Build Output

In Part 2, when we clicked the "Publish" button there was a lot of output generated in the Build Output window in Visual Studio. Some of the secrets to publishing a WebJob to an app service are in this output. The output is quite lengthy, so I'll be focusing on the most important parts of it that will show us what the Publish process is doing behind the scenes.

The "Magic Path" to WebJobs

This is the first hint that WebJobs cannot simply be deployed to the root path of the app service (like a web app can)

NSBEndpointInWebJob -> D:\Projects\NSBEndpointInWebJob\NSBEndpointInWebJob\obj\Release\netcoreapp3.1\PubTmp\Out\app_data\Jobs\Continuous\NSBEndpointInWebJob\

More specifically, this sub-section from the path above is the magic path to where WebJobs need to live in the app service


If our WebJob was Triggered, the path would contain \Triggered instead of \Continous.

Next, the publish process adds each directory until it builds the full WebJob path

Adding directory (NSBEndpointInWebJob\app_data).
Adding directory (NSBEndpointInWebJob\app_data\Jobs).
Adding directory (NSBEndpointInWebJob\app_data\Jobs\Continuous).
Adding directory (NSBEndpointInWebJob\app_data\Jobs\Continuous\NSBEndpointInWebJob).

Then, each file required for deployment is added to that path

Adding file (NSBEndpointInWebJob\app_data\Jobs\Continuous\NSBEndpointInWebJob\appsettings.json).

Files that are usually deployed to the app service's root folder are instead deployed to the WebJob path. The path is a convention where WebJobs must live to be recognized by the app service so they can be discovered and then run.

But what actually invokes the WebJob? The answer is in this line of output

Adding file (NSBEndpointInWebJob\app_data\Jobs\Continuous\NSBEndpointInWebJob\run.cmd).

What is run.cmd?

No, not these guys


Run.cmd is a file that is auto-generated by Visual Studio Publish. It's a directive to the app service to start a command prompt and run something. But what is it running? It's running the binary output of our project which is the WebJob.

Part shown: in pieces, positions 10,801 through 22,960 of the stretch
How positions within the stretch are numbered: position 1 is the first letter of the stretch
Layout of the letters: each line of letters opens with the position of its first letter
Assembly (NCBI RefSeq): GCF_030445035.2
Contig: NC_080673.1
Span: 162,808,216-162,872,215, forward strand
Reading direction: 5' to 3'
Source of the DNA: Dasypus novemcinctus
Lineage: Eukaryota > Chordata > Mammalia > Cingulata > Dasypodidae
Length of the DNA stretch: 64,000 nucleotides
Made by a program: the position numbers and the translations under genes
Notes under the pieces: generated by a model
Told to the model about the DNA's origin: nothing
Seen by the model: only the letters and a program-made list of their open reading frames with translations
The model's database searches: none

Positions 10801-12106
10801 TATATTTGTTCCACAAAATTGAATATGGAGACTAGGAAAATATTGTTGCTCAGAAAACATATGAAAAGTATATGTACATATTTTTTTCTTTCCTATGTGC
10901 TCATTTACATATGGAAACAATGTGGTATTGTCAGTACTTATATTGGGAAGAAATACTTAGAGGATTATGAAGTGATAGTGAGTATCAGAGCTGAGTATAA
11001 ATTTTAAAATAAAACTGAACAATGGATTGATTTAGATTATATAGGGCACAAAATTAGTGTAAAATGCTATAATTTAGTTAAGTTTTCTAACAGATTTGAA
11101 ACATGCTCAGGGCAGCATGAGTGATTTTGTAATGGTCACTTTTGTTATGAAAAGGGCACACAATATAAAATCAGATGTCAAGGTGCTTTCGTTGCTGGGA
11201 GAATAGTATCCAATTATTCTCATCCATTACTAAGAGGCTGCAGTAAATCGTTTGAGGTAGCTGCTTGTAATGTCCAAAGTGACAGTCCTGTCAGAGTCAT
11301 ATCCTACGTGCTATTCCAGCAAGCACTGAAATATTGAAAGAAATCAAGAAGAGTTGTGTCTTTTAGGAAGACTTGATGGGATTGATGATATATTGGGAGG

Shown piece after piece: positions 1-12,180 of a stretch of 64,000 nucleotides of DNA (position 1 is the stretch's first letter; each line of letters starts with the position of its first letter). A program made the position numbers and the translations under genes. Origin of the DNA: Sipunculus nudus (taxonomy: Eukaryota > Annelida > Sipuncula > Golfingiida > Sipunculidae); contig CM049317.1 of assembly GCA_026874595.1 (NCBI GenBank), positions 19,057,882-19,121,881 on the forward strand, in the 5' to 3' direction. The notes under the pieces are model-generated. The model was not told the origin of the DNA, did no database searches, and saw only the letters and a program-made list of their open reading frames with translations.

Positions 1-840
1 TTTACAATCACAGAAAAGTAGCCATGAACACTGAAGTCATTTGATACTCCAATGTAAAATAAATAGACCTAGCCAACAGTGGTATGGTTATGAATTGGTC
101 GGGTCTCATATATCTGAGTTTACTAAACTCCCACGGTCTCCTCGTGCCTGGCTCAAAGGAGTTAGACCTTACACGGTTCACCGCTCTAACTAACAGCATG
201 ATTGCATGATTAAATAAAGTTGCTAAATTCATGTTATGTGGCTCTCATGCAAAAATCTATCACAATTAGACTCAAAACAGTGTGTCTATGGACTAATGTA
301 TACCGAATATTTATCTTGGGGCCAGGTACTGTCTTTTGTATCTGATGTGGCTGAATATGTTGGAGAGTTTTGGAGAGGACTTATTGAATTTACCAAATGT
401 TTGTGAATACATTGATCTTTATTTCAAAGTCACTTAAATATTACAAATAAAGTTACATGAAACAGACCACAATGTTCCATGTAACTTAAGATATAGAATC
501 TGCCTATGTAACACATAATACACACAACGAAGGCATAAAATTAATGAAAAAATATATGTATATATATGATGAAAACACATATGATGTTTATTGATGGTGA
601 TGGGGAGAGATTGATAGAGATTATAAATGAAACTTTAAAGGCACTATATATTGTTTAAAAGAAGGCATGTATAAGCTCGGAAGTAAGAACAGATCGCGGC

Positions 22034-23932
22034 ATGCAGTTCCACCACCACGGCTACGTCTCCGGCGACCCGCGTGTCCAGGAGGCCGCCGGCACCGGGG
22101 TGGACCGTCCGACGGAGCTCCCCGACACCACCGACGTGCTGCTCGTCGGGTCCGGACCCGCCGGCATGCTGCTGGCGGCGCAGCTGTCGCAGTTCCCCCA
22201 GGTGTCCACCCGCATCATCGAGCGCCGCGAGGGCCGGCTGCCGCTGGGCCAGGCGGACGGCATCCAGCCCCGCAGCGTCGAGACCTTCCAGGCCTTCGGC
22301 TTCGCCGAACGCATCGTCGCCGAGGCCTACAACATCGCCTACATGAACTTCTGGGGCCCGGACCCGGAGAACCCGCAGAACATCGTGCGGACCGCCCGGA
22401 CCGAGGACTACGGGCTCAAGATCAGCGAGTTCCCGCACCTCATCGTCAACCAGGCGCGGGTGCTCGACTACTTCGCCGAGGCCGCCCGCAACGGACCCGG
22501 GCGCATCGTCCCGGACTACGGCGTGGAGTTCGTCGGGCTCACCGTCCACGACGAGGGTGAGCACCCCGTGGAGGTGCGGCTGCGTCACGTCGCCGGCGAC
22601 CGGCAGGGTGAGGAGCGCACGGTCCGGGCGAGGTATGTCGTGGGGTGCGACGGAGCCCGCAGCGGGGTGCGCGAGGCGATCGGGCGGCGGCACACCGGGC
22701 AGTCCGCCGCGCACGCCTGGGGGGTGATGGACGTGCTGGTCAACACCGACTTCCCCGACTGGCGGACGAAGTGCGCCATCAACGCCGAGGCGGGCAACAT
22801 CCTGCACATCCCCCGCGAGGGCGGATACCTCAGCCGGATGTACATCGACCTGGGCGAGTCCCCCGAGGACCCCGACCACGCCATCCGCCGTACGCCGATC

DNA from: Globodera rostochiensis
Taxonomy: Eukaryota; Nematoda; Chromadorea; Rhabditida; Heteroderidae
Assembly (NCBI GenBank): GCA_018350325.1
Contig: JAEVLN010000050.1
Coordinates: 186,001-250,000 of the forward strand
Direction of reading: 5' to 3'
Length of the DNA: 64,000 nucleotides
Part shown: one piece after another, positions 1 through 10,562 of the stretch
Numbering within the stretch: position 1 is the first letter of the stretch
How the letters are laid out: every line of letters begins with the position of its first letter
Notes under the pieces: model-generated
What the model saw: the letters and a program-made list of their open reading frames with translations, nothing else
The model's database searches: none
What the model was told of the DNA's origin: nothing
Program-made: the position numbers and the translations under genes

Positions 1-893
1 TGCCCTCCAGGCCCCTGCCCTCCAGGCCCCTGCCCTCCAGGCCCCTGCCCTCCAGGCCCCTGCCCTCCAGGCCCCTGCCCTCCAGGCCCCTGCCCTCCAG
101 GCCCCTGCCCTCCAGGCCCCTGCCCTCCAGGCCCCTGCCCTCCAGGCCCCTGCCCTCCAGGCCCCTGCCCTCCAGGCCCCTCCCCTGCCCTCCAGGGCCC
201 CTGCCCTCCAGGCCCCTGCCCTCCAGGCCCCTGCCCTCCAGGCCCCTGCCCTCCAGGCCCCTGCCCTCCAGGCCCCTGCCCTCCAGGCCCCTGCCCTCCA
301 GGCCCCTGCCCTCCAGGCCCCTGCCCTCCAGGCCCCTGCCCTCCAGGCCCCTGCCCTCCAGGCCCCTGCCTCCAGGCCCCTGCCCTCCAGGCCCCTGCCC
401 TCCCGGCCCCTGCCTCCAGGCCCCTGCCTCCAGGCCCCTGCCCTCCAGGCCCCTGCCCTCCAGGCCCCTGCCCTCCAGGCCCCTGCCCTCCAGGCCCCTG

WebJobs use the kudu engine to run, and the kudu engine has conventions for the types of files it will scan for that are runnable scripts.

Without this file, the WebJob will have no way to be discovered or run. Visual Studio Publish is nice enough to generate it for us instead of relying on us to add a run.cmd file in our project.

Azure Artifacts

At the end of Part 2, we shut down our Azure resources so we would not get any nasty billing surprises. We used the Azure CLI in Cloud Shell to make that happen. In order to explore the Azure artifacts that were created when we deployed in Part 2, we need to start those resources again.

Restoring Azure Resources

Open Azure Portal and click on the Cloud Shell icon to start your PowerShell session



Once your Cloud Shell session is running, we'll restart the Azure resources

Change App Service Plan to B1

Before we turn our app service back on and set it to Always On, we first need to change the service plan to the B1 pricing tier.

Copy and paste the following PowerShell code into CloudShell and hit Enter

az appservice plan update -n "NSBEndpointInWebJob" -g "NSBEndpointInWebJob" --sku B1 --only-show-errors

Start App Service

Now that our service plan is running in a pricing tier that will allow us to run the app service in Always On, we can set the app service to Always On. Copy and paste the following PowerShell code into Cloud Shell replacing NAME_OF_YOUR_APP_SERVICE with your unique app service name.